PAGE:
It’s Farmer v. Monsanto in court fight over dicamba herbicide

Bader Farms claims Monsanto induces farmers to buy dicamba-tolerant seeds.

SOURCESierra Club

A showdown is underway in the Midwest as the owner of a large Missouri peach farm seeks to hold the former Monsanto Co. accountable for millions of dollars in damage to his crops—losses the farmer claims resulted from a corporate strategy to induce farmers to buy high-priced specialty seeds and chemicals.

The trial got underway on January 27 in U.S. District Court in Cape Girardeau, Missouri. Farmer Bill Bader, who has grown peaches in Missouri’s “Bootheel” region for 40 years, is seeking more than $20 million. The lawsuit alleges that Bader Farms lost more than 30,000 trees due to Monsanto’s actions, in collaboration with German chemical giant BASF, to profit from a new cropping system involving genetically engineered seeds designed to tolerate dousing of the herbicide dicamba.

Bader claims Monsanto sold GMO dicamba-tolerant soybean and cotton seeds despite knowing the actions would trigger chemical damage to farm fields that were not planted with the new seeds. The intent, the Bader Farms’ lawsuit alleges, was to induce farmers to buy the specialty seeds as a means to prevent crop damage from herbicide drift coming from neighboring farmers who were planting the GMO crops and spraying them with dicamba.

Testing showed that leaves of his dying peach trees carried traces of dicamba. The 5,000-acre family farm, which produced 5 million to 6 million pounds of peaches annually along with corn, soybeans, various berries, apples, and tomatoes, is now struggling to survive, according to Bader.

Monsanto, which was bought by Bayer AG in 2018, and BASF, which initially developed dicamba in the 1950s, have claimed that other factors are to blame for Bader’s problems on his farm, including a soil fungus. The companies deny they have any liability for his losses. 

But among the evidence introduced at the Bader Farms trial are internal Monsanto documents showing that the company predicted thousands of drift complaints would occur after its new seed product launch.

Bader is only one of a large and growing group of U.S. farmers who say they are the victims of a clearly foreseen chemical catastrophe many years in the making that has ruined crops covering millions of acres of farmland. Other lawsuits making similar claims have been filed on behalf of farmers from Mississippi, Kansas, Nebraska, Illinois, and several other key farming states.

Dicamba has been in use for more than 50 years, but traditionally farmers avoided applying the herbicide during warm months when crops were growing and did not apply it over large swaths of land due to the well-known propensity of the chemical to drift far from intended target areas.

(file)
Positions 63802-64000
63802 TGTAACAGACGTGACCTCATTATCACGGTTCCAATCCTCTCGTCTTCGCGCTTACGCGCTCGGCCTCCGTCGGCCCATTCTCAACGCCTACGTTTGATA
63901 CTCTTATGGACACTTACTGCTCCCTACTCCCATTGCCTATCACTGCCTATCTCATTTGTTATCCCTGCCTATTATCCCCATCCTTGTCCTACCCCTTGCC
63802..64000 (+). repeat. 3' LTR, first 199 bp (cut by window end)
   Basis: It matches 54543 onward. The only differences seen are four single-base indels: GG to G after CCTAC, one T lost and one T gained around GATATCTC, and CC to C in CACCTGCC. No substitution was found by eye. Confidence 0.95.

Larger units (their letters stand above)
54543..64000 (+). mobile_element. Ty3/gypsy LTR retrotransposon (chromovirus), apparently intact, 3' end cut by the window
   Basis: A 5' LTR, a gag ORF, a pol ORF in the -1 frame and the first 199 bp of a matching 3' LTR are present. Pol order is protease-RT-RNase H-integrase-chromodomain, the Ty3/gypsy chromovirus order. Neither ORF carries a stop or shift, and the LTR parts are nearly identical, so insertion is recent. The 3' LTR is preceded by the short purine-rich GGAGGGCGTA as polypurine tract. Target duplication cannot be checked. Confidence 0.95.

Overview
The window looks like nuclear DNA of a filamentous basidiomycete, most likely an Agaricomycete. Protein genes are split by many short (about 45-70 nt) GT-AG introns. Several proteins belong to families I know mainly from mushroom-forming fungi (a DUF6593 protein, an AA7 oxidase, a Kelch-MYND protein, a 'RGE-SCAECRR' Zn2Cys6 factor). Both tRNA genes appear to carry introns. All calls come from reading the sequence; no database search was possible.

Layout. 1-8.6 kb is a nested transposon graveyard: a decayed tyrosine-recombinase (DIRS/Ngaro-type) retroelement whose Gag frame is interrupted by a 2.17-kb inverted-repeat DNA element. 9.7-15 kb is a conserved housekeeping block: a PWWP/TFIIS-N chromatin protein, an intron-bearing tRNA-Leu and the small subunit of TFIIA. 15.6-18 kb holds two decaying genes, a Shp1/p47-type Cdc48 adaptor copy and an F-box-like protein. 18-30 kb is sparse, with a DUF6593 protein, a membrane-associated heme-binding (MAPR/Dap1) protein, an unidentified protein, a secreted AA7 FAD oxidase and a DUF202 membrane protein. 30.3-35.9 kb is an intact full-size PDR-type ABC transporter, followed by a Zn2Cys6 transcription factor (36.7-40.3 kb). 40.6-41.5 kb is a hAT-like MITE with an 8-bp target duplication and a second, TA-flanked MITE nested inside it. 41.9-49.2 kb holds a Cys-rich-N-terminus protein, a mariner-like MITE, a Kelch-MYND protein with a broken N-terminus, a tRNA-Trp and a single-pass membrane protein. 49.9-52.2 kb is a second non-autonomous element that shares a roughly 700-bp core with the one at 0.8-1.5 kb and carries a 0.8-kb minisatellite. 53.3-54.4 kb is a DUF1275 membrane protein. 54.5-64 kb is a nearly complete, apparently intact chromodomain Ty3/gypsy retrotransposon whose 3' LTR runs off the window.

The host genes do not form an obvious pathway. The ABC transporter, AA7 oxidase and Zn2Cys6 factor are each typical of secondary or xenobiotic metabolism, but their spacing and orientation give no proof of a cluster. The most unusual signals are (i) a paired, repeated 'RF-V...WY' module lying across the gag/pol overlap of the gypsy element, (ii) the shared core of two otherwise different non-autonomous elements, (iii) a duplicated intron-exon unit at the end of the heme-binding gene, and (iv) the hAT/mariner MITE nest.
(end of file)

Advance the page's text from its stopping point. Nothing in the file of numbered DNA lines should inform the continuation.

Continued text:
That changed in recent years due to the waning effectiveness of a separate weed-killing chemical called glyphosate. Introduced by Monsanto in the 1970s, glyphosate was considered a highly effective weed killer for decades. Monsanto introduced genetically engineered glyphosate-tolerant crops in the 1990s, and as the company had planned, use of glyphosate herbicides exploded in agriculture. But with the expanded use of glyphosate, many weed varieties developed resistance to the chemical, a problem several scientists had warned the company would develop. 

To combat the weed resistance, Monsanto decided to launch a new dicamba herbicide and sell new genetically altered seeds that would allow farmers to spray whole fields of crops directly with dicamba just as they had been doing with glyphosate, killing the weeds but allowing the crops to thrive.

Monsanto announced in 2011 that it was collaborating with BASF in developing the dicamba cropping systems and received regulatory approval for its “Xtend” GMO seeds in 2015. The company’s dicamba herbicide is called “XtendiMax.” BASF’s dicamba herbicide is called Engenia.

Just as scientists had warned of weed resistance with glyphosate, many scientists warned Monsanto that the new uses of dicamba would likely devastate farms not growing dicamba-tolerant GMO crops. The company assured growers its version of dicamba would not drift.

But then the company released its new seeds to the market before its new dicamba formulation was approved by the EPA, leading to scenarios in which farmers buying the new GMO crops started spraying old versions of dicamba in large volumes in warm months.

In addition to large fields of crops, dicamba drift is also reportedly damaging trees, gardens, and wildflowers that bees rely on for nutrition.

Officials at Bayer, which owns Monsanto, maintain that improved farmer training is resolving the issue.

Steve Smith, director of agriculture at Red Gold Inc, the world’s largest canned tomato processor, said Red Gold has managed to avoid damage to its produce so far but his own personal fruit trees at his residence have been wiped out. Smith has been lobbying for years for tight restrictions on the new dicamba system.

Smith, who was a member of an advisory council to Monsanto on dicamba, testified at the Bader trial, telling jurors that the company had ample warnings of the risks its dicamba system carried for farmers.

In 2012, Smith helped lead a coalition of more than 2,000 U.S. farmers and food companies that sought to force government regulators to analyze the potential problems with the new dicamba system and a similar system using the herbicide 2,4-D, declaring then that the new herbicides posed a “real threat” to “nearly every food crop.”

He reiterated that point in an interview with Sierra. “We told them (Monsanto) over and over again it was not a good idea,” Smith said. “They keep saying it’s a matter of educating the growers. But the problem is not education; the problem is chemistry.”


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